As the dust settles, it grows clearer and clearer just what a fast one Attorney General Bill Barr pulled on America.
Last June, he wrote an opinion—out of nowhere, unsolicited—arguing that President Trump did not obstruct justice in his statements about the firing of James Comey and that Robert Mueller’s obstruction investigation was “fatally misconceived.”
Gee, guess what happened next? Barr was nominated to be attorney general—to oversee the Mueller probe, that is—last Dec. 7. Two weeks later, word of that memo got out. But the GOP-controlled Senate of course confirmed him in February.
And guess what happened next? He said—this past weekend—that he found no basis for an obstruction charge.
Well, of course he found no basis. Barr promised this verdict last year. It’s pretty obvious why he got the job after Trump dumped Attorney General Jeff Sessions for “betraying” him by following the law and recusing himself from the Mueller probe.
Barr appears very clearly to have stepped in here to save Trump’s neck by interpreting the Mueller report in the most favorable way to Trump possible. And now, as we await the whole report, who gets to decide how much of it we’ll see, and when?
Bill Barr. Small wonder that he’s talking about weeks or even months, and about releasing only select portions of it. On Wednesday evening, House Judiciary Committee Chairman Jerry Nadler said Barr would not commit to turning over the full report. Amazing f-you brazenness, even for Trumpworld, to spin this report like this and then let us see only the parts that confirm his spin.
And it gets worse. As if that wasn’t enough, now, just 48 hours after spinning the Mueller report for Trump, we learn that he’s in on the planned next offensive against Obamacare. The New York Times reported that Barr was at first among those opposed to the administration putting its weight behind the Texas judge’s opinion calling Obamacare unconstitutional. But, in that way that ladder-climbing invertebrates have, he caved, and the Justice Department issued a statement saying it backed the Texas judge’s decision.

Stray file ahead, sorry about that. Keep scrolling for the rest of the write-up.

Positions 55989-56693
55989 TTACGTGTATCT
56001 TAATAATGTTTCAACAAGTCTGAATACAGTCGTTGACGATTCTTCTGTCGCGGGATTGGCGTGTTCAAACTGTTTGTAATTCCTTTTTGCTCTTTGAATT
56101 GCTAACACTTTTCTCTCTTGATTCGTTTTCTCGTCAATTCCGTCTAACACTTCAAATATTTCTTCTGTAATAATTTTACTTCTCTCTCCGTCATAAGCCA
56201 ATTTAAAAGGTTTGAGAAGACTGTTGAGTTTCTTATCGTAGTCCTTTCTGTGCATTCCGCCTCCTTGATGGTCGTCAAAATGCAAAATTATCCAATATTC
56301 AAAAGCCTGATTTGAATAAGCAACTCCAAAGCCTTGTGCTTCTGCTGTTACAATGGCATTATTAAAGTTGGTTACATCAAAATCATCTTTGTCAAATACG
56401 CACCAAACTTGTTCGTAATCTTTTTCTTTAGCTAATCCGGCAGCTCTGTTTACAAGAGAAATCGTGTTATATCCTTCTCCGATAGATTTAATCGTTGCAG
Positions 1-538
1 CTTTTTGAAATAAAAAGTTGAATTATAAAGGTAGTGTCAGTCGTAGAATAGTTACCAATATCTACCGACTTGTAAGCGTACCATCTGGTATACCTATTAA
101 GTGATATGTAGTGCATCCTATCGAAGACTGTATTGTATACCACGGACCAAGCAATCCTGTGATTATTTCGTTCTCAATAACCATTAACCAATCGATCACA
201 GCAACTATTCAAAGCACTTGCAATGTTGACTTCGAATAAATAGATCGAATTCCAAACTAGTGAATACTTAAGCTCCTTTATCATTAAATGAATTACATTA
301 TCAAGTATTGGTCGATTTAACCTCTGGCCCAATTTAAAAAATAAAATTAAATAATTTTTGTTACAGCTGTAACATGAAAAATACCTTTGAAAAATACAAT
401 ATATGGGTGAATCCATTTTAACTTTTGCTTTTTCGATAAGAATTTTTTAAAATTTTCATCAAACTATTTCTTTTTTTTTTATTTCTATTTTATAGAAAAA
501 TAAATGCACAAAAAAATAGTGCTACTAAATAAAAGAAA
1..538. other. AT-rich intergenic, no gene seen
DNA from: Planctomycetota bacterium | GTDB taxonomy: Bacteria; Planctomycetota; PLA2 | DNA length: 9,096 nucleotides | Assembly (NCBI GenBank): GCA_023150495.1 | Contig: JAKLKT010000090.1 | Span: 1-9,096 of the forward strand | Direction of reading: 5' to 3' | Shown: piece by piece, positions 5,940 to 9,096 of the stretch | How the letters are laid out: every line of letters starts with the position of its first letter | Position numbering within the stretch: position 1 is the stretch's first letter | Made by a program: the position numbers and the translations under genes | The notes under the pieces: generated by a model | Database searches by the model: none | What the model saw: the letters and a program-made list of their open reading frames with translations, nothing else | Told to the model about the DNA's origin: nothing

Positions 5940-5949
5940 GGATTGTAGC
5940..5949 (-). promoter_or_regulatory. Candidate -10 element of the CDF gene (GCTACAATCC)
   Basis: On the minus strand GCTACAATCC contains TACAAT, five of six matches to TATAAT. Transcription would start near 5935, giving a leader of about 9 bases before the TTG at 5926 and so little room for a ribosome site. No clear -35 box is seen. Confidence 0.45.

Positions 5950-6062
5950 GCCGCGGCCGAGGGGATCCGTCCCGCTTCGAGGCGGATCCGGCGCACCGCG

Remember: Barr does not need this job. He has—had—a secure reputation. Plenty of money. Could spend his days at the country club or wherever. He has chosen to jump into this soiled pasture, indeed he auditioned for it. And this is how his name will live for posterity. Trump’s volunteer hatchet man.
From the day Trump won, lots of pundits and insiders said yes, this is disturbing, but don’t worry. Our institutions are stronger than this man. The center will hold.
Twenty-something months later, and in the wake of this Barr intervention, are we still so sure of this? No, we are not. We just saw a man a) audition for the job of attorney general by saying the obstruction probe was bogus; b) get that job, with the near-unanimous assent of the president’s party (Rand Paul voted no); and c) declare the obstruction probe bogus.
The Department of Justice was exactly the kind of institution that was supposed to be stronger than Trump. Instead, it became a part of his machinery.
As did, of course, the GOP. Mitch McConnell wants to prevent the release of the Mueller report at all. Senate Judiciary Chairman Lindsey Graham, not content to leave well enough alone, vows hearings into Comey and Lisa Page and Peter Strzok and who knows who else, the obvious point of which will be to try to convince America that the Mueller probe was orchestrated by Hillary Clinton in the first place.
What other institutions will fall? Trump would seem to have a Supreme Court majority in the palm of his hands, if matters ever come to that. So no—the discouraging true answer right now is that our institutions are not proving to be stronger than Trump.
On Monday, I wrote a column asking if everything Trump has done to crush the norms we’re all taught to expect of our presidents was now just OK. On Wednesday, The New York Times’ Peter Baker picked up this line of argument, writing that “President Trump had successfully thrown out the unwritten rules that had bound other chief executives in the 45 years since President Richard M. Nixon resigned under fire, effectively expanding presidential power in a dramatic way.”
After Nixon, we had a political system that responded by passing some laws and initiating some customs that had to be followed to ensure that a Nixon wouldn’t happen again. Now that we have another Nixon, the political system should respond by passing laws that, for example, remove any existing ambiguity around something like the Trump Tower meeting. It should be against the law to take such a meeting, period.
That is what we should be doing. Instead, we’re going in the other direction. There are other investigations, and we can hold out hope for those. But so far, nothing is holding Trump in check, and nothing will until a few Republicans put party before country. Bill Barr won’t be one of them.